Finally, file management is limited on iPadOS, too. While, yes, there is a file manager, not every app works with it the same way. Some apps, like iA Writer and Procreate, let you read and write to folders on your iPad or in your cloud drive. Meanwhile, other apps, such as Google Docs, either don’t support the Files app at all, or only use it to back up things like settings within the app, but not actual files you’ve created.
The app ecosystem is robust and vibrant, but it’s your only option
Unlike macOS and Windows 11, iPadOS doesn’t allow you to install apps from outside Apple’s App Store, while macOS lets you run any installable program you want (as long as you’ve accepted the security risk). While there’s no shortage of handy and useful or flashy and fun apps, that’s all you can choose from on iPadOS.
This may be especially frustrating if you’re not a fan of the increasingly prevalent subscription model apps. You’ll find a lot of apps that may solve a problem in your life, but unlocking all the features may cost you a few extra bucks a month.
If you only subscribe to a couple of apps, that probably won’t cause too many problems, but it can add up quickly. So, if you rely on a dedicated text editor, time tracker, calendar manager, and password manager, and they all charge a buck or two per month for all the features you need, that'll get expensive. Subscriptions are making their way to Mac apps, too, but at least there you still have options outside the App Store.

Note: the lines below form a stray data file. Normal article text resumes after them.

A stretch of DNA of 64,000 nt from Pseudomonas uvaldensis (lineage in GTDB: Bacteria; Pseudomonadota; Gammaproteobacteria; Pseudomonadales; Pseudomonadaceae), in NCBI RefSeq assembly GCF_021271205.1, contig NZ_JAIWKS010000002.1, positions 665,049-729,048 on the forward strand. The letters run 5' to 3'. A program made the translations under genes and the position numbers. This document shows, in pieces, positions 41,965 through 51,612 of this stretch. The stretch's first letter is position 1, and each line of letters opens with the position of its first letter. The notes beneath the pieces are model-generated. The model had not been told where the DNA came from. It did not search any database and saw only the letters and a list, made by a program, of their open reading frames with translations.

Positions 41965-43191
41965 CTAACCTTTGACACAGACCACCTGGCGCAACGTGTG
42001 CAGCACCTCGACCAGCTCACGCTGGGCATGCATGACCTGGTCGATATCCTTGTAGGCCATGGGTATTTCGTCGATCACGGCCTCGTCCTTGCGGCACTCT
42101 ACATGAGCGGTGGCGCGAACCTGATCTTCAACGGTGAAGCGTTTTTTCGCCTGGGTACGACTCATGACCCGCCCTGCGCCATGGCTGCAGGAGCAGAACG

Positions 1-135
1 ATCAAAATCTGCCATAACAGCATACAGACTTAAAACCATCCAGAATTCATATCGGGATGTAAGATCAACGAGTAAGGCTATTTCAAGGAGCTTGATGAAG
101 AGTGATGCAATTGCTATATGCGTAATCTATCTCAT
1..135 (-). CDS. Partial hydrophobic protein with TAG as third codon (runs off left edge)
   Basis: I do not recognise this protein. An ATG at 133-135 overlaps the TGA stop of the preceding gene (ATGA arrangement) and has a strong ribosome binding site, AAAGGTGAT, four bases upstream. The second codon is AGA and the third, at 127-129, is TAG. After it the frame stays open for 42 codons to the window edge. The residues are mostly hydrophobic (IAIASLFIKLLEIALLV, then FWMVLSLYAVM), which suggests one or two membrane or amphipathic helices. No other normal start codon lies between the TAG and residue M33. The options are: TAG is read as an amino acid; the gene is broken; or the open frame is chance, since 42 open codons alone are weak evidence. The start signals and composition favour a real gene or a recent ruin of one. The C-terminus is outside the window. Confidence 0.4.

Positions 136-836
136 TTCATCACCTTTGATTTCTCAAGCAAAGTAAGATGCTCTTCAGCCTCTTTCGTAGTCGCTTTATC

It’s wicked fast
Just like the M1 iPad Pro that came before it, the new M1 iPad Air is snappy and doesn’t consume much power. It can handle everything from everyday tasks like spreadsheet management and email to more resource-heavy tasks like video editing and gaming, with ease.
Thankfully, all that performance doesn’t shorten the battery life on a single charge. In our testing, the iPad Air lasted anywhere from eight to ten hours per charge, depending on how we were using it. That’s about on par with the M1 MacBook Air and stands out from more power-hungry laptops that can last anywhere from six to eight hours on a charge.
That speed might feel like overkill, though, given how powerful the M1 chip is even on the MacBook Pro. You won’t be able to do as much with the chip on iPadOS as you can on macOS, but it’ll still provide you with plenty of juice to get through your work, and it should be powerful enough to handle several major software releases.